I have just heard that in Spain they have decided to ban all electric vehicles from underground car parks, because of the risk of fire. Think back to the very early Boeing 787 Dreamliners, and a number of unfortunate incidents where batteries spontaneously ignited. It’s not a fire per se, it’s a chemical reaction, which means that it can’t be easily extinguished. Spain has a lot more underground car parks than we do, but I could imagine that we might feel the same way when we put our minds to it. How real is the risk? 

Hyundai has recently recalled 82,000 battery cars and buses following 15 battery fires in their vehicles. Of course, the battery manufacturers blamed the car builder for not installing things correctly, but subsequently one of  the vehicles that had supposedly been fixed caught fire, pointing the finger squarely at the batteries.

And just to bring a sniff of reality to all of this: Tesla has sold just 34,000 cars in Germany. This compares to the Trabant, of which over 38,000 are now registered. The Trabant is a pre-1990 two-stroke, oil-burning throwback to East Germany. It has a top speed of 75 mph, downhill  with a following wind with, allegedly, parts of the bodywork made out of cardboard!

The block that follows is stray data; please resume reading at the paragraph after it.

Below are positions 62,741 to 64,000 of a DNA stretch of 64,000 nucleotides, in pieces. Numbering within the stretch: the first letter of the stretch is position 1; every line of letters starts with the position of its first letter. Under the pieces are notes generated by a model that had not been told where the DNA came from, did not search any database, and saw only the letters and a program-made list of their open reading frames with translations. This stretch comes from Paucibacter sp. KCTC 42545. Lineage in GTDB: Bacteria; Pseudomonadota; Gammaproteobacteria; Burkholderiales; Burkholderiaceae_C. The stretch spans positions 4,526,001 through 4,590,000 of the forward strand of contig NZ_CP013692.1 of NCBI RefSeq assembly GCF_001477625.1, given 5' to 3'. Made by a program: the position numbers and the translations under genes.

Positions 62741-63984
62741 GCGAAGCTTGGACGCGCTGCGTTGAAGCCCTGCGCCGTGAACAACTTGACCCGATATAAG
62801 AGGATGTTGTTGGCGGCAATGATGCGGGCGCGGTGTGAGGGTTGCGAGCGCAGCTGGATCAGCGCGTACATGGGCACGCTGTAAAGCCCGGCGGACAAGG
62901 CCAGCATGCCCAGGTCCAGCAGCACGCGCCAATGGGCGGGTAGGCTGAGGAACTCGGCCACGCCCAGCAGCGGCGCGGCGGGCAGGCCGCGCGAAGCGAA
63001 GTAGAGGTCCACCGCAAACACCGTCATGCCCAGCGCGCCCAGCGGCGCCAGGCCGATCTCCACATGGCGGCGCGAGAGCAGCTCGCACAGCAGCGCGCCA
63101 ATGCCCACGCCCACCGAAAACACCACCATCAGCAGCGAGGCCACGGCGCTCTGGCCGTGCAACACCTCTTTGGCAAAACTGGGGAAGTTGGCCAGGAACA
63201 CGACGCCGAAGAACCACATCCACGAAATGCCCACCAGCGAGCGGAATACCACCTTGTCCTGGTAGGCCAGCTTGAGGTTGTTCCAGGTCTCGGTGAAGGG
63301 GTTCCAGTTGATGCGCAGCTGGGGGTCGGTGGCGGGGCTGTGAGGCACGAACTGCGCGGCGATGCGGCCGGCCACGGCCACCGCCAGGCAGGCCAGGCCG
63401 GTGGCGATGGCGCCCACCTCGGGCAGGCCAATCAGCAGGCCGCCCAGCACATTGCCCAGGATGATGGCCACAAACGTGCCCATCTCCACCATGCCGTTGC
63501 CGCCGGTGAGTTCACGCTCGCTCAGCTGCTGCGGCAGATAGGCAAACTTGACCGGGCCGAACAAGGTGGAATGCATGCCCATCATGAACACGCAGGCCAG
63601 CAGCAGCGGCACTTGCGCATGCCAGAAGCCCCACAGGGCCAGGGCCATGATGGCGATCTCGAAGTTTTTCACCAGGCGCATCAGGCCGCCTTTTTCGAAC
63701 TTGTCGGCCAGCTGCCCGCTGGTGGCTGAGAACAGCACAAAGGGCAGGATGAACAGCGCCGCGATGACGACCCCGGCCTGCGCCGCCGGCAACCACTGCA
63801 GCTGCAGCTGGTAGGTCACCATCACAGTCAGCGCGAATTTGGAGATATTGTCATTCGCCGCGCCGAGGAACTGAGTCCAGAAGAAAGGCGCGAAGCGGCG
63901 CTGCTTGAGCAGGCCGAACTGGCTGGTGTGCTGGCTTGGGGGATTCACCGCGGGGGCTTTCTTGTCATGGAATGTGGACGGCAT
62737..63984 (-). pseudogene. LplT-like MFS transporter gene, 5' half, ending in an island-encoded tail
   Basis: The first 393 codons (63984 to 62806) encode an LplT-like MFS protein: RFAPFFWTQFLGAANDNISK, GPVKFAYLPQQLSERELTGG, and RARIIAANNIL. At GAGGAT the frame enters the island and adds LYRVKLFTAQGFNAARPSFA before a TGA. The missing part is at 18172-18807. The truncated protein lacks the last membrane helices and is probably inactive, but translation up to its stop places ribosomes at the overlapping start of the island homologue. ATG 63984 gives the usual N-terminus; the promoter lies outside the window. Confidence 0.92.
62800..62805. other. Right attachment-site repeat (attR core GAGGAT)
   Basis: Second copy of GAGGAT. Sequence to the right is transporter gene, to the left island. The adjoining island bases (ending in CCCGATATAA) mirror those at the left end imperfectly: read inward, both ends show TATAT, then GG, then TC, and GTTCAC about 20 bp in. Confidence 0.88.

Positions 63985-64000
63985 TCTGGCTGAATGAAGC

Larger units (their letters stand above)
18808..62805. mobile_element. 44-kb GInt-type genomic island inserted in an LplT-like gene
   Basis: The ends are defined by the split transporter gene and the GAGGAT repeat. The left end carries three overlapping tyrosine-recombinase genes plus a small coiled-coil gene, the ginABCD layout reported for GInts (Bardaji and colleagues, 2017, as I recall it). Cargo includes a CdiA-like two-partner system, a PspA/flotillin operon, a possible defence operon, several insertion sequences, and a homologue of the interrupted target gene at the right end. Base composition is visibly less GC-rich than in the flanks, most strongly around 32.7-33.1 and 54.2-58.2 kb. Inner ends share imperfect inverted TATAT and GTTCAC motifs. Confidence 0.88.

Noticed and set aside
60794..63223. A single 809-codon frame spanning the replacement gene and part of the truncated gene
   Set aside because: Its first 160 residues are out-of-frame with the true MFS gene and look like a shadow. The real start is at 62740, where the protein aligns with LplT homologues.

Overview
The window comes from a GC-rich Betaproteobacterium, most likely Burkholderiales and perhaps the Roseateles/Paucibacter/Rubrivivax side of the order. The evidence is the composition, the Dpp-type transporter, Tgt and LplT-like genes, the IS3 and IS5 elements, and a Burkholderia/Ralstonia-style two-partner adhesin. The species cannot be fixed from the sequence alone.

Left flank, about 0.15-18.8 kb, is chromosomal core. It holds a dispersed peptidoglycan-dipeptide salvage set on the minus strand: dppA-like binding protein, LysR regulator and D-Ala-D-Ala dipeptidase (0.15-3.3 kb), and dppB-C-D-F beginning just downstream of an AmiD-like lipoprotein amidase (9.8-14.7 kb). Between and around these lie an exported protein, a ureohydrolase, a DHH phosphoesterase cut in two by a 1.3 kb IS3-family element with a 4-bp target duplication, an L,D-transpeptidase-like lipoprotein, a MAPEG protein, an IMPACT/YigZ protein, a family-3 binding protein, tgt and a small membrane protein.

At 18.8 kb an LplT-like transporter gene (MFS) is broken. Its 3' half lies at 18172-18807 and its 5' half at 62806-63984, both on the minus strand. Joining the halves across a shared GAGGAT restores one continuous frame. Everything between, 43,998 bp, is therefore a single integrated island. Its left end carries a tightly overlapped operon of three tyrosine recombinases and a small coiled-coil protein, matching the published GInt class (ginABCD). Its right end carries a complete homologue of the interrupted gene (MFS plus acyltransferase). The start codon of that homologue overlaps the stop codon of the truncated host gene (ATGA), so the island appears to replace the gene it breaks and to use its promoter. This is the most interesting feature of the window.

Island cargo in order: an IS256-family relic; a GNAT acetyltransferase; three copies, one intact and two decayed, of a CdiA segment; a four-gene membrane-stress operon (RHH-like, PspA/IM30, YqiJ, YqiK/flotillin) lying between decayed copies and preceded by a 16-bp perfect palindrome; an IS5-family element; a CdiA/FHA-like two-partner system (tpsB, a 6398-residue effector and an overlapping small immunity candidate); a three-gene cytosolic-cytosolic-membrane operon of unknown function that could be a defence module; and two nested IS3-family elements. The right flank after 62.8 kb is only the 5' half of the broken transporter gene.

Surprisingly, in what seems to me a totally counterintuitive move, London Gatwick Airport, which currently has one of its terminals closed and is operating at about 15 percent of its pre-Covid peak, has announced that it is to introduce a fee for drivers dropping off passengers at the terminal. I must have missed that lecture in Marketing 101 where you encourage demand at an under-utilized facility by charging for what was previously free. 

I suspect that, for many, this will come straight out of the money that was going to be spent in the terminal shops.

Brexit? The first trade figures show a 40 percent drop in trade with Europe with 27 percent of small companies no longer willing to trade with the EU because of the bureaucracy. Having just tried to send a box of gifts to my new granddaughter in Holland and found the paperwork impenetrable, I can understand why. Bravo BOJO. 

Article contributed by:
Peter Guest